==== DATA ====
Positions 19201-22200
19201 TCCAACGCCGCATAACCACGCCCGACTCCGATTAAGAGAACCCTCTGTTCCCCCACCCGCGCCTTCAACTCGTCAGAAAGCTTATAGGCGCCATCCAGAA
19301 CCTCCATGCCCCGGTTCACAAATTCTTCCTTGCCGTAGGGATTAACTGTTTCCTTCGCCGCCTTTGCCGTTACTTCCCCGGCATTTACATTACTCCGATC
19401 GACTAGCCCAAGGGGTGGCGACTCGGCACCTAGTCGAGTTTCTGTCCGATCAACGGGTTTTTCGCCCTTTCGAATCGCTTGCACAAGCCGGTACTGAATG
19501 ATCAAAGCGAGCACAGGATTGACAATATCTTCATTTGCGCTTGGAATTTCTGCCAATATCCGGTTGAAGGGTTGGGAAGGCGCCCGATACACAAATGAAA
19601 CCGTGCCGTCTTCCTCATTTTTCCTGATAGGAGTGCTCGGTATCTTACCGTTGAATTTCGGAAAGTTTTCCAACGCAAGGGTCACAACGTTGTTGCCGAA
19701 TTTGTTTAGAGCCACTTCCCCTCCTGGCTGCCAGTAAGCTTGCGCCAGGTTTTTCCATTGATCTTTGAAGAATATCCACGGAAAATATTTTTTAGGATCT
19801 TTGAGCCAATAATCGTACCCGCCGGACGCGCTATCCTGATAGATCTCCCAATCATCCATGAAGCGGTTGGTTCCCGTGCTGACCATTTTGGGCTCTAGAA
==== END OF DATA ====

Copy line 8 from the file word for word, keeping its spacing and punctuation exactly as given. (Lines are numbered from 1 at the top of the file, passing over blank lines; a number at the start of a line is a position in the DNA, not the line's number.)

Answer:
19801 TTGAGCCAATAATCGTACCCGCCGGACGCGCTATCCTGATAGATCTCCCAATCATCCATGAAGCGGTTGGTTCCCGTGCTGACCATTTTGGGCTCTAGAA